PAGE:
The Dead Inside – A zom-rom-com-musical… or just a great f%#!ing movie!
Written and directed by: Travis Betz
A couple of years ago, I was sitting at home, on my day off, looking for something to watch on Netflix. I did my usual hour of browsing, and then I came across a movie called “Lo”. The poster for the movie looked interesting, and after reading the plot synopsis of a woman being kidnapped by a demon and her boyfriend trying to save her, I decided why the hell not? The movie, written and directed by Travis Betz and starring a terrific Sarah Lassez, instantly became one of my favorites. It was weird and funny and, above all else, insanely entertaining. Then, about a week ago, I decided to re-watch the genre-defying gem… and I loved it even more the second time! This lead me to wonder out loud “I wonder what else this guy (Betz) has done?”
So I hopped onto Amazon, and punched his name into the search field. To my surprise, he had done a few other films most of which had good reviews. What had I been missing? I decided to find out, and I ordered a DVD copy of “The Dead Inside”. I chose this particular movie, because I saw the name Sarah Lassez on it, and like I said she was a-freakin-mazing in “Lo”.
So… flash forward to today. I woke up to the sound of a UPS guy knocking on my door so hard it sounded like he was trying to break it down. When I opened the door, I realized what I was going to be doing tonight. Watching and reviewing “The Dead Inside”. I just finished watching it, so here goes nothing.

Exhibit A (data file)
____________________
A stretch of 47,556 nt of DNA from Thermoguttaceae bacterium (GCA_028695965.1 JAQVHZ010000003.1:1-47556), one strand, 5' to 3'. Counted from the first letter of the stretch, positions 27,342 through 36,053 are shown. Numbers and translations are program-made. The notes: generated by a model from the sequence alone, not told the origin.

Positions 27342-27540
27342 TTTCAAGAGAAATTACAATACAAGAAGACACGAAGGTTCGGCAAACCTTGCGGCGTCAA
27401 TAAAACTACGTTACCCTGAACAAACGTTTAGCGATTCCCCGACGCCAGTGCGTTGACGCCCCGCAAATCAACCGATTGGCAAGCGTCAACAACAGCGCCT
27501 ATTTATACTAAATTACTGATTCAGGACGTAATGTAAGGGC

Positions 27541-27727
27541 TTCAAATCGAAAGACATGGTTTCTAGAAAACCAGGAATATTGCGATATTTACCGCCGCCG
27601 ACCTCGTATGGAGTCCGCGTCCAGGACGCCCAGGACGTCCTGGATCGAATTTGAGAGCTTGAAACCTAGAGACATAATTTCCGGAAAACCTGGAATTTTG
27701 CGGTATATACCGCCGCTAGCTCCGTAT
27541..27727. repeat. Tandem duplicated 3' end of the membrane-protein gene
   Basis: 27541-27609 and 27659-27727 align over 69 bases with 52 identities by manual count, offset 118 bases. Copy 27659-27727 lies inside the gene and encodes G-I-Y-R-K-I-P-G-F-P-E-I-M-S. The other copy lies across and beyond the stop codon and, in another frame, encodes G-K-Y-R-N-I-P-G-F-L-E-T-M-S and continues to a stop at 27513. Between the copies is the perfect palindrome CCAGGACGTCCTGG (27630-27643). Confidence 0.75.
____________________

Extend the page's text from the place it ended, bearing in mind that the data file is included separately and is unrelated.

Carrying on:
Wes (Fasching) and Fi (Lassez) love each other to death (pun intended). The only problem is they are miserable with their careers. Wes, a gifted photographer, is spinning his wheels and trying to pay the bills doing wedding photography. Fi, a successful writer of a zombie book series, has a horrible case of writers block. Those problems take a back seat though when Fi starts displaying some really strange behavior (think floating above the bed in the middle of the night). Before long, Wes realizes this isn’t Fi at all, but a ghostly spirit named “Emily”. With all of this being too much to bare, Wes begins to unravel as he tries to fins any way of getting the love of his life back.
Throughout the film, we are also treated to a reenactment (by the same actors) of the new novel Fi is, or was, working on. The zombie couple from the book, Harper and Max, go through a parallel series of problems when Harper goes from being Max’s rotting, flesh eating girlfriend to being a living human again. It is in these zombie scenes that we get most of the laughs the film provides. It is really damn impressive to watch the chemistry between Lassez and Fasching. Whether human or undead, they play off of each other impeccably well. Lassez, in particular, shoulders much of the weight of the film with her performance. She has this unique, vulnerable yet strong quality to her that really shines through in Fi/Emily. In both of Betz’s film in which he has used her, she delivers incredible performances that draw the viewer into the story. That is a rare gift, and one that should be applauded.
Much like in “Lo”, Betz has created something that defies genre. It just so happens that films (and film creators) that are able to do that successfully are usually my favorites. His script, characters, and style are transfixing. That is most definitely true in this case, as I adored every weird, off-the-wall moment in “The Dead Inside”. Oh… and I can’t forget the music. It…is…awesome! There are a handful of fun, funny, original songs performed by the two stars that really took the movie to that next level and have to be seen/heard to be believed.
My only complaint about this film is that I waited so long to see it. I suggest you not make the same mistake. If you like zombies, love stories, musical numbers, or just fun and thought-provoking movies you will want to see this (and “Lo” too while you’re at it) immediately. Meanwhile, the next item on my agenda is to go buy the rest of Betz’s films.